Review: George Long leaves his mark on paper, in clay at Marcia Wood Gallery

George Long, "Dibs," 2024, from the exhibit “Square One” at Marcia Wood Gallery through June 22.

Credit: Photo courtesy of Marcia Wood Gallery

Credit: Photo courtesy of Marcia Wood Gallery

George Long, "Dibs," 2024, from the exhibit “Square One” at Marcia Wood Gallery through June 22.

This story was originally published by ArtsATL.

“Square One,” George Long’s solo exhibition at Marcia Wood Gallery through June 22, comprises large, unframed works on paper and a series of figurative clay sculptures on five low, black pedestals in the center of the gallery. The physical presence of the Atlanta artist’s hand and the obsessive quality of his artmaking is palpable in all these works. The title of the show refers to the squares — both sculptural and drawn — that have preoccupied this artist since his earliest forays into exhibiting his work.

However, this exhibition is much more than a quip on returning to his sources. The titles of Long’s works are unrevealing, and their meanings seem too simple, but this is part of this artist’s sensibility. Long is a serious joker; his flippant facade covers the intensity of his artwork lest you, the viewer, get too close.

George Long, “There Was That Other Thing,” 2024.

Credit: Photo by Emma Brown

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Credit: Photo by Emma Brown

Long’s diptych, “There Was That Other Thing” (2024), is startlingly beautiful. Scribed on top of a complex, dark underprinting of block-printed squares are circular scribbles in a luscious Pepto Bismol pink. Together, they recall the black and pink of Good & Plenty candy. The two panels have uneven edges and shapes that call attention to the space between them. The straight, clean edge that divides the two panels reveals about an inch of the wall behind them.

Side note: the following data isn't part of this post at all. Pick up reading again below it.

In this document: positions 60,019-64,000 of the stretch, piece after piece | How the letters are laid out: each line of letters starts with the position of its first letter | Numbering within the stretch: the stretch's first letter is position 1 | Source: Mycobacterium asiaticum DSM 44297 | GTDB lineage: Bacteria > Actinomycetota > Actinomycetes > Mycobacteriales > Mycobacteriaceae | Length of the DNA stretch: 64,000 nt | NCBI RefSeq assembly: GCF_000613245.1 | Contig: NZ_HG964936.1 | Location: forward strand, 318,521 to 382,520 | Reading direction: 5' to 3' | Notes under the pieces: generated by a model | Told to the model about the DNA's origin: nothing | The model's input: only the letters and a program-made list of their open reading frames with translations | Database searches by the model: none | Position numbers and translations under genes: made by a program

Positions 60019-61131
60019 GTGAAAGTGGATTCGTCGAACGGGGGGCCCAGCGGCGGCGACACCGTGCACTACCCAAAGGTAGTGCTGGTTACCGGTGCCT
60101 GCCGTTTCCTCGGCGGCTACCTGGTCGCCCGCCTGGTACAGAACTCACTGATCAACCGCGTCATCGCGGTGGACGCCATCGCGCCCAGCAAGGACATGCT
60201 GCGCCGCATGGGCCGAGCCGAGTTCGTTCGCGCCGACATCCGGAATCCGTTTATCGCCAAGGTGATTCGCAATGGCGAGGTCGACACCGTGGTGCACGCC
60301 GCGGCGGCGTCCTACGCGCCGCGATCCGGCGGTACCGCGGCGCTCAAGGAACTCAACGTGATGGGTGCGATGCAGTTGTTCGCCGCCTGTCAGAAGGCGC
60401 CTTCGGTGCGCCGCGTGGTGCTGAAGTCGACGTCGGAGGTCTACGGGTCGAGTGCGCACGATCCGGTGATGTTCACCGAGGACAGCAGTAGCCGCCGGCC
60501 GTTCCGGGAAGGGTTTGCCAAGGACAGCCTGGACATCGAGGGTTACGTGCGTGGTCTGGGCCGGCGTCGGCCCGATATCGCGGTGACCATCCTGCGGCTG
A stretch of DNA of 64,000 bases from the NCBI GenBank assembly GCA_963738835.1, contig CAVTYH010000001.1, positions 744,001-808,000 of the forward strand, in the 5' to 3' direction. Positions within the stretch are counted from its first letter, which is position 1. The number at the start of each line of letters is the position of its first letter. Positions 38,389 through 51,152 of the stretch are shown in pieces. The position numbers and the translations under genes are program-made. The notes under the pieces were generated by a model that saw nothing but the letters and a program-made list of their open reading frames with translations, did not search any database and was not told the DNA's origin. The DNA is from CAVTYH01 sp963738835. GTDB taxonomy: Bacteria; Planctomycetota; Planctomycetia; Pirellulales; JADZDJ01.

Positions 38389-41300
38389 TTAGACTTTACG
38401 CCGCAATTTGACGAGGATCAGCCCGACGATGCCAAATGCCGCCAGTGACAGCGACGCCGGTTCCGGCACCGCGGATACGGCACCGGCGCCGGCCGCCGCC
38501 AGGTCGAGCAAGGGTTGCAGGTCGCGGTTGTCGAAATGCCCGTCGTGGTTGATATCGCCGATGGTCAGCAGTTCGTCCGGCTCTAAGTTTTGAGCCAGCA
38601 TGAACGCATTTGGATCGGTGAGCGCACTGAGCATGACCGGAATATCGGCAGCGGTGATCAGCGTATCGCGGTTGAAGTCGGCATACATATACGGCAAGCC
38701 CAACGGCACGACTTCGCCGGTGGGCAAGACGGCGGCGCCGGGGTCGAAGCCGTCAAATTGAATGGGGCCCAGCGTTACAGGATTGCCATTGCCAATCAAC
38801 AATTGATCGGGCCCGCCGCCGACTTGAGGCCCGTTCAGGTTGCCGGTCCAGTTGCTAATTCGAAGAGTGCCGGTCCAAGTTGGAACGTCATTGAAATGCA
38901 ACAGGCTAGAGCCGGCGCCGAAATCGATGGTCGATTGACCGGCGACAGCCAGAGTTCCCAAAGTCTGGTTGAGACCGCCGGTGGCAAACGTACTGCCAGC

This contrast is visually seductive — the drawing is so direct in its making that one almost feels like it was discovered, not made, like the cave paintings on the walls of Lascaux. This primal touch has the strong aura of authenticity; the work is made because the artist must make it. There is no other agenda.

The pleasingly uneven quality of the artist’s stamping makes “It’s Really You” (2024) pulse. Each square has been printed on the paper with a slightly different touch, but one feels the frenzied quality of putting each part into the whole, creating a crescendo of movement and lightness. There is something quite old-fashioned in this drawing in terms of structure and composition, but the different passages made with Long’s stamp (a block) at varying pressures within the same work create a lopsided grid that suggests the artist’s experience of the urban landscape.

George Long, “What Does Longing Teach,” 2024.

Credit: Photo courtesy of Marcia Wood Gallery

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Credit: Photo courtesy of Marcia Wood Gallery